18 October 2010

Jardine, Montana - Ghost Town

This fall we headed down to Gardiner which is situated at the north entrance to Yellowstone. We got snowed out last year so I decided we would give it a go again this year. We waited until after Labor Day thinking the crowds would have thinned some. That may have been the case years ago but not anymore. Now there are so many Baby Boomers thinking to do the same thing the place was packed. We were lucky to get a slot for Clementine at the RV park.

Koty and I are manic hikers wherever we go. When we go to national parks we are constantly looking for someplace to hike outside the park because Koty is not welcome.  We are quite fond of Canadian parks. Canada welcomes dogs on a leash.

One of the first things we do when we get somewhere is look for hiking nearby but outside the park. Fortunately, Yellowstone is surrounded by national forest. I spied a dead end road that went up the mountain behind above the RV park. The map showed a town called Jardine.

It's a dirt and gravel road about six miles in but well worth the drive. On the drive in we came across this little landscape I thought was quite picturesque.

I don't know exactly was this is or what it was used for  but I'm guessing it might have been some kind of pump house.

We kept on until we got to Jardine. I didn't realize it when we started out that Jardine is a listed ghost town in Montana.  Although, there are quite a few very live inhabitants. It looks like some folks who work down in Gardiner live up here away from the tourist hub bub.

Jardine Gold Mine

The mine is fenced off so you can't really get close to it. The above photo was the best I could do.

Jardine Mine Office

The old mine office seemed to still be used but it was closed and no one was around.

But, we were looking for hiking not ghost towns so we went to the end of the road and hit the jackpot. We found the Eagle Creek trailhead which is a popular outfitter entry into the Gallatin National Forest. If you head up Eagle Creek Trail you'll see a bridge .......

Eagle Creek Bridge

If you cross that bridge and turn right you'll find a bunch of old buildings you can explore and check out.

I really like exploring out buildings that are not part of a park where you can just poke around on your own.

Now, I did say we came here for the hiking but there was an impediment to my going very far. I had sprained my ankle back in Bozeman and I was just gimping along. First we started up the Eagle Creek trail but it got so muddy we had to turn back cuz I wasn't about to slog through mud on a bad foot. There is another trail on the other side of the bridge that heads into the mountains and was just fine. It too clearly gets a lot of horse and mule traffic. Actually, I like trails that packers use because they are nice and packed.

We also discovered a gated compound that looked like it was mostly inhabited by Native Americans. I thought this tent, with the skull gracing the entry, was kind of interesting. I have no idea what it is used for. Maybe some one lives in it. A pack of dogs came running at us as we approached. I took this photo and we skedaddled.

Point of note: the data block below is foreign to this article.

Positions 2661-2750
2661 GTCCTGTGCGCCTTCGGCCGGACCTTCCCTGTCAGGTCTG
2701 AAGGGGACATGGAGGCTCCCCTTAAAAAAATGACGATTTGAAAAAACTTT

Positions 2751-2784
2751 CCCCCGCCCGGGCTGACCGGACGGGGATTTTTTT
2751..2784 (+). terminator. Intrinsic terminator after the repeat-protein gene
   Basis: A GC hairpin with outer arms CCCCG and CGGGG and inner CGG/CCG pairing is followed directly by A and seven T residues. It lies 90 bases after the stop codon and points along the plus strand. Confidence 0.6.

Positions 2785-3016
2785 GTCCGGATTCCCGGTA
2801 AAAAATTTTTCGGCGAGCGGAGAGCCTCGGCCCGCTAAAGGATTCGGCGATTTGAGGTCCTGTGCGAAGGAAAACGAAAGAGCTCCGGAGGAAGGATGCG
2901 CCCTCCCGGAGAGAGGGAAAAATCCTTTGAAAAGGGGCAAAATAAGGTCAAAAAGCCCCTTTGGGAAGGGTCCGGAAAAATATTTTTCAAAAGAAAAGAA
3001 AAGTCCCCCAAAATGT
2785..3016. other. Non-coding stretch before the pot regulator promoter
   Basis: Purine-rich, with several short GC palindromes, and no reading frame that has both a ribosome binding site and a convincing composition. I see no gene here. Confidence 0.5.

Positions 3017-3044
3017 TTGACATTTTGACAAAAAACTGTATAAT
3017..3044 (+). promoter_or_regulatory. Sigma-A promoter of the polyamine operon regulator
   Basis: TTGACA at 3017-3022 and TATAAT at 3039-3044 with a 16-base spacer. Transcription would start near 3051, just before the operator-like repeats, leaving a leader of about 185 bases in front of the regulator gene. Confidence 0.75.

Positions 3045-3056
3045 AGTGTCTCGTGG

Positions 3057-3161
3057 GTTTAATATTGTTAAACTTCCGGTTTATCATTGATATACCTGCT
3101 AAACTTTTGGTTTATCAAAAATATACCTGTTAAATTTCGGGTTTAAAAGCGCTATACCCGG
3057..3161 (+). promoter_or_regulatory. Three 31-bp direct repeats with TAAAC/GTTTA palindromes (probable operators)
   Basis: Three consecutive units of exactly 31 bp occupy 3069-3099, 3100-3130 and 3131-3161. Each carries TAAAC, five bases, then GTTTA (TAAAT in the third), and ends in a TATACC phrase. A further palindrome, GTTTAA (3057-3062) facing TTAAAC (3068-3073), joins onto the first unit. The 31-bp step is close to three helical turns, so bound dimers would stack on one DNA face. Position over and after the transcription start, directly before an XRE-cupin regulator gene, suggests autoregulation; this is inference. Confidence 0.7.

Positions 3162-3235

The point of this story is that if you find yourself in Gardiner, Montana and would like to do something a little off the beaten path I would recommend a trip up to Jardine. It's a great place to to hike, explore and experience little Montana history.

Be sure and check out The Liberated Photographer.com

©Kinsey Barnard


Heather said...

Wow that was interesting! I totally love that first photo, just amazing!

I also like exploring old abandoned buildings, just haven't found any out here lately.

That tent sure is neat. I wonder...

Anonymous said...

Yes, I have been to this little piece of heaven. My daughter drew
the first picture old building in the water. We love the drawing.

I know people who live up the mountain. They are wonderful , helpful individuals. Love Montana

From a little piece of heaven here in Wisconsin.

Unknown said...

I actually went there when the gold mine was active. They had superior technology to treat the cyanide wastes which would have impacted Yellowstone National Park otherwise. It was one scary ride up because the road is only wide enough for one vehicle and if a truck came down as we were driving up, we would have to back all the way down the steep winding road, which had not side rails, just straight down.

Walker said...

Thanks for sharing!

Anonymous said...

Hi , Such familiar scenes from my childhood . My great grandpa Win Davis drove the stage in the park in the early days. My daddy was born in Jardine on the Davis ranch in 1917. The Park authorities took the ranch away from my great-grandparents so they,( Yellowstone) could increase the size of the Park. Grandpa Davis came to Montana in 1881.It's so beautiful up there ,a hidden treasure .

Walker said...

Again, thanks so much to all of you for sharing your experiences. It really broadens mine. Montana is a great place. No doubt about it!

Patches said...

Win Davis is my Great Grandpa .. I am hoping to visit there soon!! I would love to get in contact if that is possible

Patches said...

Win Davis is my great Grandpa .. I am hoping to visit the area .. If there is a way to contact .. Please let me know

Walker said...

Patches, you can reach me through my website www.kinseybarnard.com